Three Reasons to Not Freak Out About the Patriots
For the last decade or so, the Patriots haven’t done much besides win. Which is why it was strange that Sunday’s game always felt like they were going to lose—even when they were up 13 points in the fourth quarter. There were many ominous signs: the defensive secondary was giving up big plays (seriously, I don’t understand why the Seahawks didn’t huck it deep pretty much every time they had the ball), Tom Brady had suddenly gone noodle-armed (he was bouncing passes, threw two interceptions, and easily could have had two more), and the Patriots coaches seemed to forget how to coach (clock management and timeout use was a major issue).
At the end of the first half, the Seahawks all but gift-wrapped points for the Pats when punter Jon Ryan couldn’t catch a snap and turned the ball over at his own 24-yard line. But a combination of letting too much time run-off before calling their timeout and then a bone-headed intentional grounding by Brady kept the Pats off the board. It’s bad mojo when the punter screws up like that and you can’t ensure that there are at least 10 shots of him standing by himself on the sidelines the rest of the game. If you cannot complete the social ostracization of the punter, you cannot win.
The Patriots, at 3-3, have lost three games by a combined four points. And true, at this point, that feels more like an indictment than an excuse. But let’s all take a deep breath. As John McCain might say, the fundamentals of this team are strong. Here are three reasons that the Pats will be just fine:
1. Bill Belichick and Tom Brady did not suddenly become idiots. They both had bad games. But I’d argue that if Tom Brady and Bill Belichick were two of the biggest problems, things will be okay long-term. First, to deal with Belichick, there’s no doubt that the team looked disorganized at points and, as discussed, there were clock issues. In today’s Globe, Dan Shaughnessy attributes this to a core moral failure. I’d argue that Belichick’s morality remained more or less consistent with what it is when the Patriots win. He just happened to make some poor tactical decisions. On the debacle at the end of the first half, Shaughnessy writes:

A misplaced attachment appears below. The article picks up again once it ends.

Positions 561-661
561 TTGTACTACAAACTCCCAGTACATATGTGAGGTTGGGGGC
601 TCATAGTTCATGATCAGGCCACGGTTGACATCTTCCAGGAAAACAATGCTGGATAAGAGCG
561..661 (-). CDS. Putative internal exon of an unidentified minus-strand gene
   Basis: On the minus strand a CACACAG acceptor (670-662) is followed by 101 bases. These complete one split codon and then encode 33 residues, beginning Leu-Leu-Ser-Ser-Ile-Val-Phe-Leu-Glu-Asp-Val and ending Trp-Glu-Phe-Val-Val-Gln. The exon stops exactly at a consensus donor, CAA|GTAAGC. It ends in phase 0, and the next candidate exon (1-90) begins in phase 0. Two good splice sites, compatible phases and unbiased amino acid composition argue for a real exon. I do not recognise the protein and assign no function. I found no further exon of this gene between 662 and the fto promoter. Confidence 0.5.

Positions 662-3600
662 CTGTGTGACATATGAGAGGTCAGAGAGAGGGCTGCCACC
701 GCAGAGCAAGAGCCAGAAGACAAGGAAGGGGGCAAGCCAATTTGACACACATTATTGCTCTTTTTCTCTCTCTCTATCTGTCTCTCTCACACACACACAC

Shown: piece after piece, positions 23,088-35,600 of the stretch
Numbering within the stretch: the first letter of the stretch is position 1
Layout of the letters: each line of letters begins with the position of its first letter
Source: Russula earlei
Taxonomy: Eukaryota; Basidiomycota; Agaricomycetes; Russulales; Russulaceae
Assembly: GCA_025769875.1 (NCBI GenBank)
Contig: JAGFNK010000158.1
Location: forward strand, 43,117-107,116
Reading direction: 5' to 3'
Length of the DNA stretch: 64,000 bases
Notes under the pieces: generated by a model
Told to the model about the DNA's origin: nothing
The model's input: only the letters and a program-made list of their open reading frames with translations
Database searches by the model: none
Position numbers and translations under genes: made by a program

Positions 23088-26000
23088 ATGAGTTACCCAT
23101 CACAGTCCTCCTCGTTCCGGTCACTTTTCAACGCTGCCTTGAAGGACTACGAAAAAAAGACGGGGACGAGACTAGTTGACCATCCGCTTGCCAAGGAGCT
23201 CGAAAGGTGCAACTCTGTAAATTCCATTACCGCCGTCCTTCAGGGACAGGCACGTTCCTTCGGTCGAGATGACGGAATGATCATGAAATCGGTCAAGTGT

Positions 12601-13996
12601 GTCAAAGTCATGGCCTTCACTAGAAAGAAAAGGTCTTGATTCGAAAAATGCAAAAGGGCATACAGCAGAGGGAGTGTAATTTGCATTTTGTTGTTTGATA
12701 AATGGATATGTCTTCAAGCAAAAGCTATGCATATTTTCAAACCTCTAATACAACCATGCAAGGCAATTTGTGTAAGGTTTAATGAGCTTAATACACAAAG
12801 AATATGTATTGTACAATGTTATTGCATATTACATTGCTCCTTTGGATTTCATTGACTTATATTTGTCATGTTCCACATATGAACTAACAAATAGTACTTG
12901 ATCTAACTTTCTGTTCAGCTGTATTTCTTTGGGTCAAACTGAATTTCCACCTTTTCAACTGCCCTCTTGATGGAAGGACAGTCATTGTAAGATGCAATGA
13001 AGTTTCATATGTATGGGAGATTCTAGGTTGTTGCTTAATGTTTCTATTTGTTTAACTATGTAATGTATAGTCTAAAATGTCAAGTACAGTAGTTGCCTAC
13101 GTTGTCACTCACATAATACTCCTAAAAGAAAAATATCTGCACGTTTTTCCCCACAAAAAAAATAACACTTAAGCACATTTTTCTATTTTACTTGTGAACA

It was classic New England arrogance. It was the Patriots telling everyone, “We are good enough to go for 6, and run a play that’ll only take five seconds. If by chance we miss the touchdown, we’ll kick the field goal with one second left.’’
This time, it backfired….Justice, 1, Hubris 0.
What Shaughnessy describes as “classic New England arrogance” actually sounds like a pretty good plan to me. It’s just that it was poorly executed. If Belichick and offensive coordinator Josh McDaniel call a better play or if Brady throws it away to the sideline like he should have, we’re not having this conversation (Justice 1, Hubris 0, Overwrought moralizing 10,000). And yeah, Brady had a bad game. I suppose he gets one every few years, right?
2. The secondary is awful. But hey, the secondary is always awful. This is a little bit of backwards reasoning, but bear with me: So far this year, the Patriots are giving up 288.8 passing yards per game, good for 28th in the league. But last year they gave up 293.9 passing yards per game, which put them 31st in the league. And they still got to the Super Bowl! Last year, they gave up 21.4 points per game. So far this year, it’s 22.67. Not that much of a difference. (Although, amazingly, that point per game is actually pretty much the difference between 5-1 and 3-3. But we’re going for uplifting here. If you do feel like worrying about all the big plays the D gave up, though, this smart Greg Bedard story is a good place to start.)
3. Everybody stinks. Here’s the biggest reason not to panic. At 3-3, the Patriots are deadlocked with the Bills, Jets, and Dolphins in both first and last place in the AFC East. What a cluster#$&%! Look across the league, and nobody else seems that dominant. We thought the Texans and 49ers were tops, but then they both got whooped yesterday. Even the Ravens, also thought to be one of the best teams in the league, keep surviving by the skin of their teeth. Gone are the days when the Patriots, Steelers, and Colts could run up 14-2 records and stand head and shoulders above the rest of the league. Right now, nobody’s that good, and nobody’s that bad. Let’s just hope the Patriots get better.